Vladimir Putin’s video “show and tell” today of Russia’s new hypersonic missile system may have left you wondering, “who cares?” Don’t we all have enough missiles to kill each other a hundred times over?
Well, yes, but this new class of missile is important because it poses the capability of defeating present day strategic missile defense systems. That “Star Wars” Strategic Defense Initiative (SDI) thing President Reagan used to bankrupt the former Soviet Union.
It is also likely that this “reveal” was aimed at NATO. Putin has bristled over the deployment of missile defense systems in western Europe, claiming they posed a threat to Russia. In his Thursday remarks he addressed NATO saying “you have failed to contain Russia.” It also demonstrates that, after negotiating three rounds of Strategic Arms Limitations Treaties (SALT) with the United States in the 1960’s, 70’s and 90’s, Russia has continued to develop new missile technology designed to avoid the spirit, if not the letter, of those treaties. China is also said to be close on the heels of such capability. This should surprise no one. Aviation Week: U.S. hypersonics lag behind Russia, China
The current crop of missiles nuclear capable nations like the U.S., China, Russia and others would use to deliver a nuclear weapon are all ballistic. North Korea is madly (apt choice of word) trying to develop a ballistic nuclear weapons system. Ballistic missiles fly high, fast and straight to their targets—like a rifle bullet—with cruising speed of about 15,000 mph. The new hypersonic class of missile Putin claims to have tested and deployed is launched from under the wing of a fighter jet and, flies at ten times the speed of sound (about 7,600 mph) but with the capability to alter its flight path and take intelligent evasive action, making it much harder to shoot down.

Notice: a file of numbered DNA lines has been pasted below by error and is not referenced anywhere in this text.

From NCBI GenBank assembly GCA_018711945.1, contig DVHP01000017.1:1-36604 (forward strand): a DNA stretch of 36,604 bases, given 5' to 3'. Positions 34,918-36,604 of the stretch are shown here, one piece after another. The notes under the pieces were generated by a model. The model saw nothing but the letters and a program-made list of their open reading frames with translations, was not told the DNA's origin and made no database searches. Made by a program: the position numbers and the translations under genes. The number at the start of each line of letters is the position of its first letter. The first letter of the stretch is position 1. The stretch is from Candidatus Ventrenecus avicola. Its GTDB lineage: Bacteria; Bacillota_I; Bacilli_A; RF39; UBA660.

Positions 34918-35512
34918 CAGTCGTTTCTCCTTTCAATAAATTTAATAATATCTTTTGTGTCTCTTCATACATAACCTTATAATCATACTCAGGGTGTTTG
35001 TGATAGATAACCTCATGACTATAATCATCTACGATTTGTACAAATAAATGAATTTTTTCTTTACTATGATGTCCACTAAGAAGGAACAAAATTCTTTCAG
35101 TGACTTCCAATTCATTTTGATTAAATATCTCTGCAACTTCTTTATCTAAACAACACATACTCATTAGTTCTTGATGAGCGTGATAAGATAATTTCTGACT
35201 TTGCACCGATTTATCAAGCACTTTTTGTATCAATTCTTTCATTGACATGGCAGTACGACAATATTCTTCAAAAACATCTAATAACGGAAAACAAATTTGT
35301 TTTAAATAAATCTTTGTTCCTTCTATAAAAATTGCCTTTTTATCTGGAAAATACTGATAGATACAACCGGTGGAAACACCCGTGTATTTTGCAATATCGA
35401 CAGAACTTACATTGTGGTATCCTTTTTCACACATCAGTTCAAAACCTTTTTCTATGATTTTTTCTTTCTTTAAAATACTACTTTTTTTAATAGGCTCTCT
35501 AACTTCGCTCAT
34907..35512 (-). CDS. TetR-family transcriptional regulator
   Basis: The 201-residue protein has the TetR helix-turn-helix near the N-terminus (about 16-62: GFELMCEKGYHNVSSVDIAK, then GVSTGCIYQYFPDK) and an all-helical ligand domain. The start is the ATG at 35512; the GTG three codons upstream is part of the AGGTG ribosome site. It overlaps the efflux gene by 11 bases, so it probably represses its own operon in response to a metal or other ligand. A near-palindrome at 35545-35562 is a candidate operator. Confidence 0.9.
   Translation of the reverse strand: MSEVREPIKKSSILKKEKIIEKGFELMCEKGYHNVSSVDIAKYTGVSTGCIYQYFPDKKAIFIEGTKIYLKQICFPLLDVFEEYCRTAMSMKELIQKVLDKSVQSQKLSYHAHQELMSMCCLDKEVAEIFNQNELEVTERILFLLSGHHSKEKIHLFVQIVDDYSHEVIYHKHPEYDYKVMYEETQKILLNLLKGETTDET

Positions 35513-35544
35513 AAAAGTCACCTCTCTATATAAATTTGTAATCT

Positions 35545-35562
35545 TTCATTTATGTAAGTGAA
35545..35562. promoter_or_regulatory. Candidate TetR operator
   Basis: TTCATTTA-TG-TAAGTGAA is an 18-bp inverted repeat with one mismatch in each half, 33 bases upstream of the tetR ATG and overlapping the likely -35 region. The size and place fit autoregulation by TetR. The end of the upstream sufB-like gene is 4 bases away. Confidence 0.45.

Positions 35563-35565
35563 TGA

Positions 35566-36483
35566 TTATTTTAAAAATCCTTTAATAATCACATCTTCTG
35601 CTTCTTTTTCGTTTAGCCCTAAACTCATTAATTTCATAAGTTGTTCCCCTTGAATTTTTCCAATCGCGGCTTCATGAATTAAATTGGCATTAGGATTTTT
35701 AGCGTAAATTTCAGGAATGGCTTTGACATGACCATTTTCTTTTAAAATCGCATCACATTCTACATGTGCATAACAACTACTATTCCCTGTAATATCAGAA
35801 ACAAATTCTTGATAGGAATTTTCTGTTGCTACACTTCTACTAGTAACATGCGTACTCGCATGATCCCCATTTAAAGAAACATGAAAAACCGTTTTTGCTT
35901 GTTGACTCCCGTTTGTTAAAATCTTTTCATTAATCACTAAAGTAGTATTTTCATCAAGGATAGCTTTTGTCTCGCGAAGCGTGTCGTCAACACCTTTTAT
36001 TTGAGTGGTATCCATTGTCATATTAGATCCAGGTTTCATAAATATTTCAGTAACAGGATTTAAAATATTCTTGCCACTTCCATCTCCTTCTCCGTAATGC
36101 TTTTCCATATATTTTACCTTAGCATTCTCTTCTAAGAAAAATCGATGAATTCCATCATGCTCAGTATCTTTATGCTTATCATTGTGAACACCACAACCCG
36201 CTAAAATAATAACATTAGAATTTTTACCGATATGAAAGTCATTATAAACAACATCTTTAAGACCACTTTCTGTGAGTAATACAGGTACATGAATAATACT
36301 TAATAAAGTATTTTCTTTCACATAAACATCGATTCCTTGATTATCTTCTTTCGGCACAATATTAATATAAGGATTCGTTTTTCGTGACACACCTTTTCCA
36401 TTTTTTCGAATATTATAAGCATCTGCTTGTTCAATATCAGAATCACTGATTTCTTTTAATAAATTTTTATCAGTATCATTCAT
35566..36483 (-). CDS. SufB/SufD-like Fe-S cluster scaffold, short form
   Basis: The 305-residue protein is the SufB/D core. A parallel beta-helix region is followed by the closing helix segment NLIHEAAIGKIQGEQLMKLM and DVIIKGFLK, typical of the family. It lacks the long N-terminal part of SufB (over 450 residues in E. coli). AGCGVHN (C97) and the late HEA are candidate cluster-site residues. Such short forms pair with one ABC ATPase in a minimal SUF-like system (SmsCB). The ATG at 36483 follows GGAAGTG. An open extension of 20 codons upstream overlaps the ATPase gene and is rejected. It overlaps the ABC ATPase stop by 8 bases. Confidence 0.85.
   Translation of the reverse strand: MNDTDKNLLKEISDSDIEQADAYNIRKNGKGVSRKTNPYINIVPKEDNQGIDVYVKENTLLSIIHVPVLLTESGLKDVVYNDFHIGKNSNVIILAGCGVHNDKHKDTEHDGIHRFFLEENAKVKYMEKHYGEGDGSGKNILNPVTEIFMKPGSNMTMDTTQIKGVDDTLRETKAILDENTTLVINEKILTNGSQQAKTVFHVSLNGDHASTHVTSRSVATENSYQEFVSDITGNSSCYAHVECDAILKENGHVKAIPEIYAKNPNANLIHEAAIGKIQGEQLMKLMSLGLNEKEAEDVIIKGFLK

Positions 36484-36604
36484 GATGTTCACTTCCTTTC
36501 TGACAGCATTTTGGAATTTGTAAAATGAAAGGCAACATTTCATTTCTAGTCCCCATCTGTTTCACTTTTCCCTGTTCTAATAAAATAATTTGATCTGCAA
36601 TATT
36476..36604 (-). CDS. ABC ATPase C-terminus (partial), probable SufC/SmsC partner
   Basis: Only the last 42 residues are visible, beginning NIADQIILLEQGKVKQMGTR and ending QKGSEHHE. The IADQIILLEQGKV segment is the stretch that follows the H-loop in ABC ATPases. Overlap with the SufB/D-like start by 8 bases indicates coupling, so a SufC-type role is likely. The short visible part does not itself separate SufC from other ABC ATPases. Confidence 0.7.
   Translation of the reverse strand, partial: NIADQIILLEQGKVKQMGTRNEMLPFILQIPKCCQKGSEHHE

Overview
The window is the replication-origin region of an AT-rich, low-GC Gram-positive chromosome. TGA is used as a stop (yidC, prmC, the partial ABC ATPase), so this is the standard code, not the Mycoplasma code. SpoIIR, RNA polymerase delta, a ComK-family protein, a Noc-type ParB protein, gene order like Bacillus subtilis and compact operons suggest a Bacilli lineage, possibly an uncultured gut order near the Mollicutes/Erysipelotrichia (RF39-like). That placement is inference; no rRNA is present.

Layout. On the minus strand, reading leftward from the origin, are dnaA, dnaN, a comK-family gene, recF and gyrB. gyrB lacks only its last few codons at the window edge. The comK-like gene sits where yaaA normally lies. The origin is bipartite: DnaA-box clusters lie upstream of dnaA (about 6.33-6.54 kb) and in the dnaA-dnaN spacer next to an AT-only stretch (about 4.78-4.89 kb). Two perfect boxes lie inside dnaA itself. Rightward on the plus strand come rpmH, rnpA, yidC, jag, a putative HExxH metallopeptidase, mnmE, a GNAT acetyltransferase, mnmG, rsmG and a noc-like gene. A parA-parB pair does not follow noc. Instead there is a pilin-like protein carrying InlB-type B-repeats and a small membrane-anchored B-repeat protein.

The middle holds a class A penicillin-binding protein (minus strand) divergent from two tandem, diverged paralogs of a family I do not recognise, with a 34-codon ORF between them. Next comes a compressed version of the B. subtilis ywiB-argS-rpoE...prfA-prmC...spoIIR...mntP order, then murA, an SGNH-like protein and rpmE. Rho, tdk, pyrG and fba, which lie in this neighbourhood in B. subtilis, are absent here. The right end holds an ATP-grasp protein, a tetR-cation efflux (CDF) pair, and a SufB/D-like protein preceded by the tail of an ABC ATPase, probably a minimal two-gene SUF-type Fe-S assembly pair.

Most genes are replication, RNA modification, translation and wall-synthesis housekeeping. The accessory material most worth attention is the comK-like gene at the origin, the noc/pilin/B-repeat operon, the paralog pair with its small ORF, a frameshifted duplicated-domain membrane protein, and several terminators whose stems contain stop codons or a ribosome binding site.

By the way, I’ve been following all this because my current novel, High Ground, tells of a small Maine town caught in the backdraught of a clandestine corporate effort to develop anti-satellite weapons launched from existing F-15 fighter jets. Blinding the opposition’s military satellites would be the first salvo in any conventional or nuclear war.
Nuclear or anti-satellite, a weapon aboard a fighter would naturally be harder to detect at launch since it would not use a large stationary ground-based pad and could be fired from under the wing of almost any military aircraft. Such aircraft could also be much close to target, severely reducing time from launch to impact. While submarine-based nuclear missiles are also mobile and harder to detect, they are also ballistic.
You may recall that Russian aircraft have recently been testing close approaches to U.S. air space and aircraft, perhaps in an effort to map how close they can come before eliciting a response.
Early last year, the Department of Defense advised U.S. leadership of these emerging developments, prompting inclusion of more funds into the FY 2019 budget for development and testing of American versions which are currently not projected to be ready before 2022.
Existing U.S. plans call for a small suite of hypersonic systems, with different applications, including the possible development of a hypersonic vehicle capable of manned flight.